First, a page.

Like any practice, you actually have to practice in order to learn anything. This is one of the biggest challenges with any skill you want to learn. As soon as we try to start a new habit, all sorts of resistance pops up and creates obstacles to sticking with it. Being masters of rationalization, it’s easy for us to come up with reasons to skip practice. “I don’t have time.” “I don’t know what to practice.”
If you treat each note of a chord as a different voice, paying attention to how each note transitions to the notes of the next chord, your playing will take on a new maturity. This is known as voice leading. Think of it as directing a choir on your fretboard rather than playing a series of shapes.
Something about this simple categorization really jumped out at me. When you stop to think about it, those three areas are all you really need to worry about when it comes to vocabulary. No matter what sort of material you’re practicing, you’re basically either working on the rhythmic, harmonic or melodic aspect of your playing.
From the very beginning of my guitar-playing history, picking away at older Metallica songs, I’ve always been drawn to interesting rhythms. This interest eventually led me from metal into prog-metal (Dream Theater), prog-rock (Rush, Yes) and complex rhythm masters like Tool and Meshuggah. But it wasn’t until a class in college called Dalcroze Eurthymics that I could really feel these rhythms.
I had six months to prepare for auditions after buying my first classical guitar, and I did some serious woodshedding. Thanks to this work, I not only passed the audition and got accepted into the classical guitar program, but I also began teaching classical guitar at the same university just three years later.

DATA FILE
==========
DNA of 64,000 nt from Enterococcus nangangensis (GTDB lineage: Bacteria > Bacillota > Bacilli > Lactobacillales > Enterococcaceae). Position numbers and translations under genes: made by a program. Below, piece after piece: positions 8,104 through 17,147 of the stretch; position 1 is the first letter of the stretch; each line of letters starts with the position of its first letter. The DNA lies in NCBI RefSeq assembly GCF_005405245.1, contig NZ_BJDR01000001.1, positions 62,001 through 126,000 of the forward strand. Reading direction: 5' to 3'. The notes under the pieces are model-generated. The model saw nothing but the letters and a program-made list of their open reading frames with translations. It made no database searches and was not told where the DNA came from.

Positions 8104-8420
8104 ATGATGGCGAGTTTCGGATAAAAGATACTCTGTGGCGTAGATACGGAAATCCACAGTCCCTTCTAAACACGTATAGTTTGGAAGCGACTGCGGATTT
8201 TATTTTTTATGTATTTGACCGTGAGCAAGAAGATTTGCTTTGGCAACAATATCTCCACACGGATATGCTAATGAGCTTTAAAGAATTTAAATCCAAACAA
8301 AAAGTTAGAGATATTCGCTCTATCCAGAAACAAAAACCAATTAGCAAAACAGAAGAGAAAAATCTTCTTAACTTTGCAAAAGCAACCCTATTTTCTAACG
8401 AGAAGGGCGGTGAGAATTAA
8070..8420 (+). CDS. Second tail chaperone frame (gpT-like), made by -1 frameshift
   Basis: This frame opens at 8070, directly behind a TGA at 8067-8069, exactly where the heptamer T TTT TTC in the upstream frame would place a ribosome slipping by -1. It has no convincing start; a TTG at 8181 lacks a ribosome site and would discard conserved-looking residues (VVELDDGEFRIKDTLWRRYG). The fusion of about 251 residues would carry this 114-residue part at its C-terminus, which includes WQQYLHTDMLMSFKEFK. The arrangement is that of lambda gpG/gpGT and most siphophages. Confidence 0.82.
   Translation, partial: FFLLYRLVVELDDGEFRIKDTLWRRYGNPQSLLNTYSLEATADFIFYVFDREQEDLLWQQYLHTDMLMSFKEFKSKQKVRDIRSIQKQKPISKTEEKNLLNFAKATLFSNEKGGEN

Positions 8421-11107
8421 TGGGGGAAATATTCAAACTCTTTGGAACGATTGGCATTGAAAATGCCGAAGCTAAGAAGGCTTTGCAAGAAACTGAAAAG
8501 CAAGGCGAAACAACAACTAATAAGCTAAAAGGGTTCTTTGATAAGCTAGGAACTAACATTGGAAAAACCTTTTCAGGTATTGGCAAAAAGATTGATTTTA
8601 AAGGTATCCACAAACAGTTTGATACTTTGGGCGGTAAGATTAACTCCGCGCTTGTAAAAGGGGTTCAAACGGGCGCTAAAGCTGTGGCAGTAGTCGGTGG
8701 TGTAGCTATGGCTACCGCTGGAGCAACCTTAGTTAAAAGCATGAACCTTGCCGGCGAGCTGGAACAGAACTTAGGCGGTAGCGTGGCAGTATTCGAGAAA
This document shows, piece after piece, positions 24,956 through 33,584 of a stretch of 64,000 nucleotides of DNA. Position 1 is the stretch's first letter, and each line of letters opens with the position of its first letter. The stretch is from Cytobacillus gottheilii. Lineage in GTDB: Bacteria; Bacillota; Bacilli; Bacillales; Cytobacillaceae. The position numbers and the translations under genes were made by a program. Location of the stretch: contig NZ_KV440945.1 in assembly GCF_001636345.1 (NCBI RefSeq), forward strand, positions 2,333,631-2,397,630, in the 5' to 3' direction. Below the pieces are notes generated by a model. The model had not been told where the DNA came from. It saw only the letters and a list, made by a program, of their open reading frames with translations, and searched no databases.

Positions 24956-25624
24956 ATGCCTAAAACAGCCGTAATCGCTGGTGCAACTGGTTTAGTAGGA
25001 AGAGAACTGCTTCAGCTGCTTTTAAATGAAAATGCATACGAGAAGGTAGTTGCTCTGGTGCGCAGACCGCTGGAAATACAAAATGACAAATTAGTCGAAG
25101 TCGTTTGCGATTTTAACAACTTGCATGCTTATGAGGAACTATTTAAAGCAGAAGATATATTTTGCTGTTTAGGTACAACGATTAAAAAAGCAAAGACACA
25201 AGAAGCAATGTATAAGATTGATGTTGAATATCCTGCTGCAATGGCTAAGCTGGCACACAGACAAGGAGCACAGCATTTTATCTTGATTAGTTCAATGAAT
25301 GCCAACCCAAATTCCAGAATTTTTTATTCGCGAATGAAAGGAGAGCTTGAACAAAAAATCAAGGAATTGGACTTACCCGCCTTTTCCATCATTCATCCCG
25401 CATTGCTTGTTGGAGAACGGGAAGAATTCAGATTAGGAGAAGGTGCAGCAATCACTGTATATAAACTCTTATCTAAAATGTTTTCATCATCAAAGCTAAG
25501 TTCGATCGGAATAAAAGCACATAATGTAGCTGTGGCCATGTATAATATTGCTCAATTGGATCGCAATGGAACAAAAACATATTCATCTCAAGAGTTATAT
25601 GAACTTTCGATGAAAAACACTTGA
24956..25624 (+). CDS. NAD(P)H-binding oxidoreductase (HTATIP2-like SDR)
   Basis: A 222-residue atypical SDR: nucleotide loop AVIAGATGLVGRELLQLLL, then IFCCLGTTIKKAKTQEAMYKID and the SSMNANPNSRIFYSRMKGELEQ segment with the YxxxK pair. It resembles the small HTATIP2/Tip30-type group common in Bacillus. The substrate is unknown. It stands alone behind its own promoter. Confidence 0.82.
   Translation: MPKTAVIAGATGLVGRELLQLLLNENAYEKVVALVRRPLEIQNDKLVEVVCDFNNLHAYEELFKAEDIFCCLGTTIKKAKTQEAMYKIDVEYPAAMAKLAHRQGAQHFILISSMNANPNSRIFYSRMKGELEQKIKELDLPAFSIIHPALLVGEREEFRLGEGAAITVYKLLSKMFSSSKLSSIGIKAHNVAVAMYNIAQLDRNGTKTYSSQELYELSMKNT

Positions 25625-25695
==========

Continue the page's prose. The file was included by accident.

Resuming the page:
When you’re running low on ideas, a great place to turn for inspiration is other instruments. Learning a sax lick, a piano chord voicing or a vocal melody can allow you to approach music from an entirely new angle. Getting a peek at how other instrumentalists think also can help you get in sync with your bandmates. If you know what your bass player is trying to do, then you can complement his basslines better with your guitar part.
A tie is a curved line connecting two notes of the same pitch. What this does is extend the first note for the length of the second note. In other words, it adds the two tied notes together. If an eighth note is tied to another eighth note, you end up with the length of a quarter note. Ties happen across beats or across measures. You don’t need to tie together two 16th notes in the same beat, because you can just rewrite them as one eighth note.
Good rhythm is one of the most important skills to have as a professional musician. Other musicians don’t care what scales or chord shapes you know. They just know if they can groove with you or not. And really, the same goes for your audience.
It’s amazing how quickly young kids can pick up languages. Adults can pick up languages at the same rate, but only if they’re in the same circumstances. Since music is a sort of language, wouldn’t it be interesting to see if the circumstances that let kids pick up languages quickly also let adults pick up music more quickly? Here are ideas from language acquisition that can be applied to learning or teaching guitar.